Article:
The word conservatory is derived from the Italian “conservato” (stored or preserved) and Latin “ory” – a place for – and was originally used to describe a non–glazed structure used for storing food. Later the word was used to describe glazed structures for conserving, or protecting, plants from cold weather.
Preservation of citrus and other tender plants started out as crudely as building a pergola over potted plants or beds or simply moving potted plants indoors for the cold season. Known in Italy as limonaia, these early structures employed wood panels in storerooms or open galleries to protect from the cold.
Further north in Europe, the preservation of orange trees became the trend with special purpose buildings built to protect the tasty, but delicate fruit. Orangeries, as they came to be called were typically enclosed structures built with wood, brick or stone with tall vertical windows on the south walls. Use of these rooms expanded socially and practically, being used to entertain and to host a wider variety of plants. The term greenhouse came to describe the rooms and conservatories for tender plants. In the 18th century a Dutch scientist pioneered the use of sloping glass to bring in more light for the plants than the tall glass side walls of orangeries.
The 19th century was the golden age of conservatory building, primarily in England. English conservatories were the product of English love of gardening and new technology in glass and heating technology. Many of the magnificent public conservatories, built of iron and glass, are the result of this era. Kew Gardens in London is an example of a large greenhouse used for growing tender and rare plants, or, less often, for birds and rare animals – sometimes with the plants and animals living together.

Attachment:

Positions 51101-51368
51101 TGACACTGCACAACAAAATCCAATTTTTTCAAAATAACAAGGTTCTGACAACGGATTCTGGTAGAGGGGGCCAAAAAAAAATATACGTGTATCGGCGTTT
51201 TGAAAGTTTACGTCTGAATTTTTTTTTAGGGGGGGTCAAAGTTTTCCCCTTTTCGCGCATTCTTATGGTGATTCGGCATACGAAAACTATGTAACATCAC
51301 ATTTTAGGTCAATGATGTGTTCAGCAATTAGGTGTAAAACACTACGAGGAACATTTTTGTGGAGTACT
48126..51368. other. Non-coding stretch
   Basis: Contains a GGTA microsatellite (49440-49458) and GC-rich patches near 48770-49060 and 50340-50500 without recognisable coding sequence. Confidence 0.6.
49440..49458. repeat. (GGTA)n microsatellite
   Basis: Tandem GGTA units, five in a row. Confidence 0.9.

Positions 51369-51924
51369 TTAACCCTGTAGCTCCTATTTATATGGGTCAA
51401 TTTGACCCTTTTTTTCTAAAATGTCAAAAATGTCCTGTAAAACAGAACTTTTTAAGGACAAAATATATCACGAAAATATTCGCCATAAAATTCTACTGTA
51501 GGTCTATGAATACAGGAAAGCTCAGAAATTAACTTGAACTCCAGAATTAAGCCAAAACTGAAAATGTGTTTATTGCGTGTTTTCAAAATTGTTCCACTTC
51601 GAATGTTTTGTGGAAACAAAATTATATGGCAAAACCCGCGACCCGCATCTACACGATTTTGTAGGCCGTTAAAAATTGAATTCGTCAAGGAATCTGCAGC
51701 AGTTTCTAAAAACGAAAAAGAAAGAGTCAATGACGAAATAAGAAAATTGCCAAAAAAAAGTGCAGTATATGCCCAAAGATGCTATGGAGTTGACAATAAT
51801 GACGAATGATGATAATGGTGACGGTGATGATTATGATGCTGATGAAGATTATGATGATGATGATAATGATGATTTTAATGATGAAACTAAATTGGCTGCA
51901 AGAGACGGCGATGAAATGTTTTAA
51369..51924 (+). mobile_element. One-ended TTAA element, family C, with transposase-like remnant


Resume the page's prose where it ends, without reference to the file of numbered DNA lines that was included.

The widespread construction of UK conservatories came to a halt with the onset of World War II. While the advent of insulated glass in the 1950s and 1960s saw the development of simple sunroom structures, it was not until the 1970s that creative architects and builders began to recreate the Victorian styling of 19th century English conservatories in smaller domestic versions using insulated glass.
Today, a conservatory is a popular addition to many homes as they create a unique additional room that can have many uses, be it a kitchen, dining room or as extra living space. A bespoke Chelsea conservatory enhances exteriors, increases living space and adds prestige to the home whilst looking like it was always part of the original building. Orangeries are a fast growing part of the market and many think they provide the perfect compromise between conservatories and traditional extensions. We build the more traditional stone or brick built orangeries as well as the modern styles. As a joinery manufacturer we are able to work closely with either the client or their architect to produce exactly the look and feel required. Our designs are constantly evolving in response to our customers needs, and whether you select one of our orangeries or one of our conservatories.
Our bespoke conservatory design service allows us to create both traditional and contemporary wooden conservatories, resulting in a unique addition to your home. A conservatory in wood gives a timeless feeling of quality which you will always appreciate.
Chelsea Conservatories and Orangeries provide detailed consultation and assistance with local authority planning applications and extensive help with the design of your garden room extension. This helps to ensure that the solution is right for you. We use high quality hardwood timber framing in our bespoke conservatories and orangeries and the very latest production technology. Whether you are improving a modern house or extending a period property, you can expect the same consistent quality from Chelsea Conservatories.